• Electoral reform in the form of PR is an overdue change to our democracy though with the danger of Scottish independence it becomes essential. The Welsh Local Elections Bill’s passage shows England to be in a minority of 1 regarding voting systems. The Party needs to put electoral reform top of its agenda for 2024 and hope Labour will have seen sense by then and that it won’t be too late.

  • George Thomas 19th Nov '20 - 1:41pm

    I wish you had said: “If we cannot talk about electoral reform when it might be the single best way to stop Scotland wanting to separate from the UK.”

    Reform to stop Scotland leaving is right out of the Conservative and Unionist playbook, while they also stoke up xenophobia by suggesting a Scottish voice may become more influential in Westminster if you vote for anyone else to win seats in England.

    Reform to stop Scotland leaving is right of the Conservative and Unionist playbook when their internal market bill tramples all over devolution, and it was very sad that the House of Lords rejected breaking international law but sent the message that breaking internal structures is perfectly fine.

    Win the argument by making people’s lives better. Don’t follow Republican’s in America by bending the rules in your favour so you can win even when you lose.

  • Denis Mollison 19th Nov '20 - 2:24pm

    As chair of LDER ( I’m strongly in favour of electoral reform for the UK parliament, and I do think it could make a big difference to the independence debate … except that it’s sadly very unlikely to come in time.
    In response to 2 of the comments above:

    @David Evershed 19th Nov ’20 – 2:16am
    “Isn’t the SNP over-represented in the Westminster parliament under the present system compared with PR? If so why would they want it changed?”
    There are two possible answers to your question, (1) because they believe in PR, (2) because they would do better with half their present number of MPs in a PR-elected parliament.

    @Keith Legg 19th Nov ’20 – 5:43am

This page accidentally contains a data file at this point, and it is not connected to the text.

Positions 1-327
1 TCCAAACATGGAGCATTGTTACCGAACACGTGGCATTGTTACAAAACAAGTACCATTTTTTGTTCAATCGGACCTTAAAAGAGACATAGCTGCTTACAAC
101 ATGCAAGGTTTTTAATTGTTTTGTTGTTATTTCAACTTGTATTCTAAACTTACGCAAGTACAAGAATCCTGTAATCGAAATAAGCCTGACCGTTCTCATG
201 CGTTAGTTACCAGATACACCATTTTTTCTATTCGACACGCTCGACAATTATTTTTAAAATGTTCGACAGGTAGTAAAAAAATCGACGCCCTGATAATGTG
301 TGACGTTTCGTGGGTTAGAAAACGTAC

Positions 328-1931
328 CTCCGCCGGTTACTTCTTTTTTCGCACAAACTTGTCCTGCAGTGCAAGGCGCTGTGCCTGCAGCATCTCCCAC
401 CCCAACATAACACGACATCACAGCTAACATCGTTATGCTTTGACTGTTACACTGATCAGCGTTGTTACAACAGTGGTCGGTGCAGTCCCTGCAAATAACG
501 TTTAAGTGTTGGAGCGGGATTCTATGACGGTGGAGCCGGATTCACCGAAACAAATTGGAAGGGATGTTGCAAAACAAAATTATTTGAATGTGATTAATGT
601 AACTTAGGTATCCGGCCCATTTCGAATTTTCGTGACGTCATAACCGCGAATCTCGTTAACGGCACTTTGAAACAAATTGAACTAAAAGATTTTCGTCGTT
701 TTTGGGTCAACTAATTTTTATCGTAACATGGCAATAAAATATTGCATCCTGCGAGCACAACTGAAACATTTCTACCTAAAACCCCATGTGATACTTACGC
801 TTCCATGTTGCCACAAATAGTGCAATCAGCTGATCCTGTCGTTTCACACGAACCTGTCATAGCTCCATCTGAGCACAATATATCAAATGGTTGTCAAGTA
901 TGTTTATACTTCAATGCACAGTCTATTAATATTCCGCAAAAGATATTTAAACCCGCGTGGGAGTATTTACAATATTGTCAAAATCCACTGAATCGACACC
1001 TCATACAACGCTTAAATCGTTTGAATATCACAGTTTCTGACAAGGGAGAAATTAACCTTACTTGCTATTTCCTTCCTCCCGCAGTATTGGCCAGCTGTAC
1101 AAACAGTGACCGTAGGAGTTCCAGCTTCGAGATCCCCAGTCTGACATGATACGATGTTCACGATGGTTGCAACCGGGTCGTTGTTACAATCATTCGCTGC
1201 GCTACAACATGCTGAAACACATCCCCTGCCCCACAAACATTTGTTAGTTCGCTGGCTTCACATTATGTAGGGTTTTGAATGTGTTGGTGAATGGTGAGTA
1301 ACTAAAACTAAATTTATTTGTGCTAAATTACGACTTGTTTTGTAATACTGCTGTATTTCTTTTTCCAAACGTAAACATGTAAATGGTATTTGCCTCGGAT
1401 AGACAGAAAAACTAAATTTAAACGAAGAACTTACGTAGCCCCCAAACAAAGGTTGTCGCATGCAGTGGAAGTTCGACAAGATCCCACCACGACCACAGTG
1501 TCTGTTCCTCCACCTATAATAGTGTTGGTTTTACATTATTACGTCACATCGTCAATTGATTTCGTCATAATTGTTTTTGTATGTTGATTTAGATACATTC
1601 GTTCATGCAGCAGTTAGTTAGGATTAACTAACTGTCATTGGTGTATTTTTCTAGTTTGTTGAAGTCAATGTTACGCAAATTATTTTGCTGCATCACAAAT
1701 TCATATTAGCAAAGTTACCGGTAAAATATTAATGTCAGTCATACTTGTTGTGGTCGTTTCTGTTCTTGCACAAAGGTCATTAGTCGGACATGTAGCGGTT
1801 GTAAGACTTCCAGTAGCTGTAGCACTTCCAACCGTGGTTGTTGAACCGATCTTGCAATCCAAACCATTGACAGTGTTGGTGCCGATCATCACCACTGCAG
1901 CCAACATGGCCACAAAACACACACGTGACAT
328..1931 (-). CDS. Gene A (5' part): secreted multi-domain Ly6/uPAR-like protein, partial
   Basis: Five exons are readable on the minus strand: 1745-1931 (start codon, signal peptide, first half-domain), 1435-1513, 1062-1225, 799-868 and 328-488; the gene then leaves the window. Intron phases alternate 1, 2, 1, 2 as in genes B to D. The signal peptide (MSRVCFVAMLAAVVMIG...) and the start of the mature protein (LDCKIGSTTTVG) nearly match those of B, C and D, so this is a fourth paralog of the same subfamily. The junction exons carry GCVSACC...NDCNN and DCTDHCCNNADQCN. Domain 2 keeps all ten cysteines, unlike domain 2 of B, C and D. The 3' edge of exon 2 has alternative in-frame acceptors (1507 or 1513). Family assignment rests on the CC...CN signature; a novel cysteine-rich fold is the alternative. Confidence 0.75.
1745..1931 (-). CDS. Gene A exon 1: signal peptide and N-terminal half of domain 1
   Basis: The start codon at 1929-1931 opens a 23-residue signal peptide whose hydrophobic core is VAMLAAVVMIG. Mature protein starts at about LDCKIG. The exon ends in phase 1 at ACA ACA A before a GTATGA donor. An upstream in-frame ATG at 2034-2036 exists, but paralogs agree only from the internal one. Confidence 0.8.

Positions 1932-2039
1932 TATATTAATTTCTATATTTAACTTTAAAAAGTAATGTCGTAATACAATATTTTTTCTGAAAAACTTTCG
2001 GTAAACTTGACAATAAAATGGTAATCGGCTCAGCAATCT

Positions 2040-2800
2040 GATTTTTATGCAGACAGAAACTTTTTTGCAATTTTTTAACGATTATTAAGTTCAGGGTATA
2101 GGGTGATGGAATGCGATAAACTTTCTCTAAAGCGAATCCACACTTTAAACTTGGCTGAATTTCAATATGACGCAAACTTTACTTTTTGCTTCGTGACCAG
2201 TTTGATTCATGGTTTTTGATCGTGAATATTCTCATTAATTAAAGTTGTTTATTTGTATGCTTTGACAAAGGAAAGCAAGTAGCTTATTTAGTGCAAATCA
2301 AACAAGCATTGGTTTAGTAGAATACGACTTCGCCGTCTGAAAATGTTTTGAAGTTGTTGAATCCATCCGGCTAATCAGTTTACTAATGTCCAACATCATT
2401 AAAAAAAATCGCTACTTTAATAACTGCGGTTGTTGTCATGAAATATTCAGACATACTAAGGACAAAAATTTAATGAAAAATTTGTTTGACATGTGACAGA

“The first piece of electoral reform we could ask for is STV for the Scottish Parliament.”
    We are asking for this: it was part of the Federal confrence motion this piece refers to. A hopeful sign is that this change, from AMS to STV, is being acticely pursued within the Welsh parliament.

  • Denis Mollison 19th Nov '20 - 2:37pm

    On the substantive issue of alternatives to Scotland demanding outright independence, I believe the best solution is to take Scotland’s right to independence as the starting point for negotiation of a new constitutional arrangement. This could be either a federation with shared sovereignty, or a confederation of independent states. Framing it as a negotiation between states with their own rights of independence is much more likely to produce a discussion looking for a mutually beneficial solution than the present framing as “separation”.
    I wrote about this in LDV a few days before the Scottish conference debate on federalism (as well as speaking in that debate) –

  • Ronald Murray 19th Nov '20 - 3:07pm

    I have always thought that Westminster must be reformed to the template for the Scottish Parliament non confrontational layout combined with PR. Also there is nothing wrong with the European Union except that it needs updating and reforming cutting waste and bureaucracy. In the case of the leviathan England Regional Parliaments need to be set up.